November 18, 2009: "Implementing Data Center Energy Efficiency" by Jim Hoyt, Harold Wells Associates
Abstract: Electrical power usage has not been a typical design criterion for data centers until recently. This has been true despite the fact that the electrical costs over the life of a data center may exceed the costs of the electrical power system including the UPS and may exceed the costs of the IT equipment. Electricity costs are an increasing fraction of the total cost of ownership (TCO) for data centers. It is possible to dramatically reduce the electrical consumption of typical data centers through appropriate design of the network critical physical infrastructure and through design of the IT architecture. This presentation will start with a discussion some of the drivers for the growth of the data center industry and then proceed to discuss where the energy goes in a typical data center. Then it will discuss some of the technologies and architectures available to implement energy efficient data centers. The presentation will discuss UPS's, aisle architectures, scalability, power distribution design as well as other topics for energy efficiency.
Bio: Jim Hoyt is a principal owner of Harold Wells Associates in San Ramon, California and has been with them since 1981. Harold Wells Associates is a manufacturers' representative firm who is celebrating their 50th anniversary next year. At HWA, Jim has been involved in the design, application and sales of critical electrical products such as UPS systems, automatic transfer switches, paralleling generator switchgear, variable frequency drives and harmonic current mitigation products.
October 21, 2009: "Data Center Power Monitoring & SCADA" by Rick Hofstetter, PowerLogic Business Development Specialist, Schneider Electric
Abstract: There is an explosion of digital content! Record keeping, Video & Graphics, Media, R&D, VOIP, Applications as a Service etc. have made data centers more critical then ever to how we live. With this has come the use of more energy to the point where it is an essential variable in design, location and operating costs for data centers. Please join us for a presentation on how electrical energy is controlled and monitored in data centers and critical facilities from the server rack to the substation. Our presenter will cover metering, monitoring and SCADA configurations for typical data centers as well as introduce the new EPA Energy Star rating for data centers. This rating uses a new metric, EUE which will be defined and its calculation described. In addition, our presenter will discuss the key metering points to comply with the EPA, as well ensure a highly reliable facility. Also there will be an overview of metering capabilities from advanced high end power meters to sub meters (gray space to white space) as well as a brief discussion of cost allocation and rack monitoring.
Bio: Rick Hofstetter has been with Schneider Electric (Square D) for over 21 years, his current assignment being Business Development Specialist for SE's Energy Solutions Business Unit. Rick has had various responsibilities within SE including:
- Field service engineering, testing and commissioning for support of controls, electrical distribution and switchgear.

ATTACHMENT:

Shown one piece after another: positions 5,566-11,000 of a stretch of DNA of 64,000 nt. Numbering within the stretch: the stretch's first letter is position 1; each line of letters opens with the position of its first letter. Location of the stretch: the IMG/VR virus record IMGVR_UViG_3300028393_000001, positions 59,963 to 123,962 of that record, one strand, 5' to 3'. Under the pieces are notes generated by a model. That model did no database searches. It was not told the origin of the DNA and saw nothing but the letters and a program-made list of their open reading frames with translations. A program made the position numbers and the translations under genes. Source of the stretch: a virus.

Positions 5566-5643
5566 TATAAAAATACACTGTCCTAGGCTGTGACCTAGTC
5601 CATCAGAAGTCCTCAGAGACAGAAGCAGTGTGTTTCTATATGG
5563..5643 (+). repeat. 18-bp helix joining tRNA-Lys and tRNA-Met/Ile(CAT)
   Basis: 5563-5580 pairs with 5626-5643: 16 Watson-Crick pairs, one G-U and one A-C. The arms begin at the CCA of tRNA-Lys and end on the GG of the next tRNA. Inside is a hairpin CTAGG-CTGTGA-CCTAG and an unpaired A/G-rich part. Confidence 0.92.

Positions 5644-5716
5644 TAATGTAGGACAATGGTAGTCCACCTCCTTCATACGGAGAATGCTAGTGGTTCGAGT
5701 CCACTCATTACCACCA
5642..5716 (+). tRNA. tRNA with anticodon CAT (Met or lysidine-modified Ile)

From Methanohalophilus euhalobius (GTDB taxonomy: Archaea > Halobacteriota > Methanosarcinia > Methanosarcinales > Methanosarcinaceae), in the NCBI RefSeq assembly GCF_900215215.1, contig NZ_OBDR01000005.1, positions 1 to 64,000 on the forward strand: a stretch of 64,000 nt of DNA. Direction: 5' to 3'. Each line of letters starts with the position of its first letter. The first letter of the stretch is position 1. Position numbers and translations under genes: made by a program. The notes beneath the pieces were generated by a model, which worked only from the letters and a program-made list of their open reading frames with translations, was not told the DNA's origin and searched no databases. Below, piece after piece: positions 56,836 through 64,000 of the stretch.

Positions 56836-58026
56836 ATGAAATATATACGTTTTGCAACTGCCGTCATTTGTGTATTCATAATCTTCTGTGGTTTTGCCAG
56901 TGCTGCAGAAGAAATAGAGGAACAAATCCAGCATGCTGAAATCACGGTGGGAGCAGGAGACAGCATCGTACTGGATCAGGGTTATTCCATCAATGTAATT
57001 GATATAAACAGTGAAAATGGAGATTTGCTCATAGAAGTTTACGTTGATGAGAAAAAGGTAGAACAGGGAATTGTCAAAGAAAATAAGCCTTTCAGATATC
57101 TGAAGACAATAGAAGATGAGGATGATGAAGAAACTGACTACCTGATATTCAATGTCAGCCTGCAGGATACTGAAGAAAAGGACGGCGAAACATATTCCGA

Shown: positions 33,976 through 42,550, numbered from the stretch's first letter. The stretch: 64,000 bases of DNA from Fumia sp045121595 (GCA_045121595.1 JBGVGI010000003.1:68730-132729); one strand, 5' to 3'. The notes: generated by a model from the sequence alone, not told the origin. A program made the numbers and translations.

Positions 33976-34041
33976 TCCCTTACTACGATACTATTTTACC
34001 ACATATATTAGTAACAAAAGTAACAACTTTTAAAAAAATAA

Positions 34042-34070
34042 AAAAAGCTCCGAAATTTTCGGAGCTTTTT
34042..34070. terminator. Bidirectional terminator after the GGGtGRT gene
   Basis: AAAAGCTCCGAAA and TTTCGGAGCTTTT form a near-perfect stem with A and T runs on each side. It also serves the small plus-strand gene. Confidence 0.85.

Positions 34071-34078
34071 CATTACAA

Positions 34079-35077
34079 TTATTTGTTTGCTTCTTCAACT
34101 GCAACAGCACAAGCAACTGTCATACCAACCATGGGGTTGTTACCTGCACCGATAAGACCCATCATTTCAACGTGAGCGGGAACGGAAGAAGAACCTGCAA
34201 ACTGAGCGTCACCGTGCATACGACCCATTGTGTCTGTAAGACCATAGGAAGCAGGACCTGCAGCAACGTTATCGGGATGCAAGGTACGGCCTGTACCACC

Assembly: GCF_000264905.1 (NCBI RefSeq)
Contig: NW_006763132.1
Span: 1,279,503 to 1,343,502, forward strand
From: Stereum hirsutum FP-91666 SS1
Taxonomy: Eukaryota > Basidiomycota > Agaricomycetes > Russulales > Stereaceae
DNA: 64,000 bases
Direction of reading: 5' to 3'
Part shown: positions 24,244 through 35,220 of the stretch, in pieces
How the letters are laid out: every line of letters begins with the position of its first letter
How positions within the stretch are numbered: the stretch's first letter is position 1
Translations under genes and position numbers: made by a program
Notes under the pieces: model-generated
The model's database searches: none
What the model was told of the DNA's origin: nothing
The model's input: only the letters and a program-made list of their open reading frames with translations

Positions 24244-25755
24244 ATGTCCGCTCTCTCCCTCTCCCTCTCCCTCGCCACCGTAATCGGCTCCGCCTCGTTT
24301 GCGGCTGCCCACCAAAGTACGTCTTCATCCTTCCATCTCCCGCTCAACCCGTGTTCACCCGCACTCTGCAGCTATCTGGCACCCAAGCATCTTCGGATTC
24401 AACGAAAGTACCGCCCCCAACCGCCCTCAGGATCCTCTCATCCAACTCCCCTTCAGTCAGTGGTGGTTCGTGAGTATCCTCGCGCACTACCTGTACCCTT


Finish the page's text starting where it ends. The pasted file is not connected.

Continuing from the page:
- Application, technical support and sales of metering, SCADA, and enterprise software.
- Consultant specification engineering.
- Development of energy management and metering configurations for data centers and other critical facilities.
Rick is a member of IEEE as well as the Critical Facilities Round Table (CFRT). He has presented (IEEE PCIC conference) and had published (IAS Magazine) an article on "Load Preservation for Facilities Using Cogeneration" for IEEE. At SE he has received the "People Who Make a Difference Award" for his work in metering and SCADA applications.
April 15, 2009: "Circuit Breaker Technologies and Arc Flash" by Gary H. Fox, PE, Senior Specification Engineer, GE
Abstract: Arc flash has become a major concern in the industry due to our responsibility as engineers to design electrical systems where people can work as safely as possible in proximity to the equipment. So far, arc flash issues have focused most on making the equipment safer when the covers have to be removed to do various tasks. Now developments in circuit breakers are providing ways of decreasing the potential harmful incident energy that an arc flash can create. This presentation will discuss these new technologies and also discuss technologies that mitigate arc flash while allowing selective operation of protective devices.
Bio: Gary H. Fox, PE, received his BSEE from California Polytechnic State University, San Luis Obispo in 1978. Employed by General Electric Company for 30 years, his current assignment is as Senior Specification Engineer for GE. He provides application and technical support for power distribution/control equipment and lighting. Previous experience includes field testing and maintenance of power equipment, project management, and power system analysis. Mr. Fox is a Senior Member of the IEEE Industry Applications and IEEE Power Engineering Societies; officer positions held include Chair for the San Francisco Chapter, IAS; Chair, San Francisco Section; and Chair of San Francisco Bay Area Council. He has authored several papers on protective relay application and surge protection and was a recipient of the IEEE Third Millennium Medal. He has been a licensed Professional Engineer since 1982.